Kokkonen, J., Nelson, A. G., Eldredge, C., & Winchester, J. B. (2007). Chronic static stretching improves exercise performance. Medicine and Science in Sports and Exercise, 39, 1825-1831.

This study investigated the influence of static stretching exercises on leg flexibility, strength, explosive sprint, and jumping performances. Volunteer Ss were divided into a stretching group (M = 8; F = 11) that had activity restricted to 40 minutes of stretching three days per week for 10 weeks. The static stretching routine stretched all the major muscle groups in the lower extremities. A control group (M = 8; F = 11) did not participate in any kind of regular exercise routine. Ss were measured before and after for flexibility, power (20-m sprint, standing long jump, vertical jump), strength (knee flexion and knee extension at 1 RM), and strength endurance (number of repetitions at 60% of 1 RM for both knee flexion and knee extension).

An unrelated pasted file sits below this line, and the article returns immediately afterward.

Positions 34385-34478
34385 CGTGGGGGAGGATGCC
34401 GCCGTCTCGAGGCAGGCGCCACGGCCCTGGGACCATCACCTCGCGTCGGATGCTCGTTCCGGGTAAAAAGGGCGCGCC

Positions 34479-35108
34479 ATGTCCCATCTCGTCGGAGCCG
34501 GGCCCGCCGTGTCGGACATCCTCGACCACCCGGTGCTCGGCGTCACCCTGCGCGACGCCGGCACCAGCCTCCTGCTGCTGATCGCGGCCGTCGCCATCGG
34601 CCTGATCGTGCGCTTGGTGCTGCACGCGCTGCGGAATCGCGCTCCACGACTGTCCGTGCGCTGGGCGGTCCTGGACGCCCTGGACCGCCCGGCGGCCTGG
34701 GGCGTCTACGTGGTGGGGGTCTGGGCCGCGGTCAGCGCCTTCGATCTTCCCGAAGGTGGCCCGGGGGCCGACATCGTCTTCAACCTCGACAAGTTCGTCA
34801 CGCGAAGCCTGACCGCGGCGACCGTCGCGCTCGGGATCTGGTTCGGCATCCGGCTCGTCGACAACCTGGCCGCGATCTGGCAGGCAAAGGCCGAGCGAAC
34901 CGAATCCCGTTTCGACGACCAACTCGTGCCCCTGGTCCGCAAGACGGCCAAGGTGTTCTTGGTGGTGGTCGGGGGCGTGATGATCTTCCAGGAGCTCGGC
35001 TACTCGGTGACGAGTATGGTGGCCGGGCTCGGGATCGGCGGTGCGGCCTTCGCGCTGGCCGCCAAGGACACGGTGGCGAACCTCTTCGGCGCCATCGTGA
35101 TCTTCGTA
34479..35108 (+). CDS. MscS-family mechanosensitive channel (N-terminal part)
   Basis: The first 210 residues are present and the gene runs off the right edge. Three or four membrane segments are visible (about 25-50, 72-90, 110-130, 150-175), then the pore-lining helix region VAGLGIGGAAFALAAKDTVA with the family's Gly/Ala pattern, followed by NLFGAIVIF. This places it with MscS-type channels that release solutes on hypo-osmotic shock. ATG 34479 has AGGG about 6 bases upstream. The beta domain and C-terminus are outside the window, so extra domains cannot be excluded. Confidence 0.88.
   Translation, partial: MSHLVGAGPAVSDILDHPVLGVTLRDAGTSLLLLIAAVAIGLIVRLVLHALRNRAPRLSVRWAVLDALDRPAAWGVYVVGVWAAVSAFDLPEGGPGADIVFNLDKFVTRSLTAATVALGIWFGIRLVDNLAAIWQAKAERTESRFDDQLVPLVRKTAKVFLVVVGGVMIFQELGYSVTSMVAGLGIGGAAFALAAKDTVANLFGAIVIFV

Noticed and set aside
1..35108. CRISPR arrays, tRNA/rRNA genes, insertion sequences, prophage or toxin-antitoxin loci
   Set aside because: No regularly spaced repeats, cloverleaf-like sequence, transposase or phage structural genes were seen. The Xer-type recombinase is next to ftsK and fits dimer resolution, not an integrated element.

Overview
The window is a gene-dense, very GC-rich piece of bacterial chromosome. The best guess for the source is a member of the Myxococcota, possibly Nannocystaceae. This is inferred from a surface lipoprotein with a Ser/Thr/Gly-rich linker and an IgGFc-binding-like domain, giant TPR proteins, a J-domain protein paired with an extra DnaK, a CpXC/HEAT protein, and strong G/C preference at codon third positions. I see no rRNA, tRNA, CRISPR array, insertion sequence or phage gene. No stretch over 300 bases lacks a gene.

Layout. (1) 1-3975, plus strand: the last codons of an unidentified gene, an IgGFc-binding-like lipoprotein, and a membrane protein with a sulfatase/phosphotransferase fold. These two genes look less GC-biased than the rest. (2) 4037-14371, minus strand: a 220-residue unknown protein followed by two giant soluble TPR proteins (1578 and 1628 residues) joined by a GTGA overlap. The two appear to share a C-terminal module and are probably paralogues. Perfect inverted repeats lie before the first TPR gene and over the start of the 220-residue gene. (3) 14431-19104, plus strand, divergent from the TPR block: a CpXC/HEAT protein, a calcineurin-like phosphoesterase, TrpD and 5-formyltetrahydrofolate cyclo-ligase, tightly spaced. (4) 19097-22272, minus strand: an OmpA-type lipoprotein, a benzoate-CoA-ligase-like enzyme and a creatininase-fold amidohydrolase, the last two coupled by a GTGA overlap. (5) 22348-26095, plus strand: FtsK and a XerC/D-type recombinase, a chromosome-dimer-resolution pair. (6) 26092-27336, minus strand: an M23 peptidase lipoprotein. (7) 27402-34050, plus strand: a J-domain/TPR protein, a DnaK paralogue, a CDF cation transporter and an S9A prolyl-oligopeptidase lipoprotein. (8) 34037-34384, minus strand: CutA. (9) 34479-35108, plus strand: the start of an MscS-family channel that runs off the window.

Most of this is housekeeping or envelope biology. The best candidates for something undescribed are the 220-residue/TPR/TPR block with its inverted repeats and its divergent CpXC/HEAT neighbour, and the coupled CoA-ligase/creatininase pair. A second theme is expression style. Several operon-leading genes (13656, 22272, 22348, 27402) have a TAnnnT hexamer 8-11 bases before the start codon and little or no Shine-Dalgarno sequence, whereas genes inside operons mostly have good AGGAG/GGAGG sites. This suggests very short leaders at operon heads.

Stretching produced significant average improvements for flexibility (18.1%), standing long jump (2.3%), vertical jump (6.7%), 20-m sprint (1.3%), knee flexion 1RM (15.3%), knee extension 1 RM (32.4%), knee flexion endurance (30.4%), and knee extension endurance (28.5%). The control group showed no improvement.

Implication. In a non-athletic volunteer group, concerted static stretching exercises improve specific strength and power exercise performances. Stretching of this nature could serve as a valuable adjunct to traditional fitness programs.

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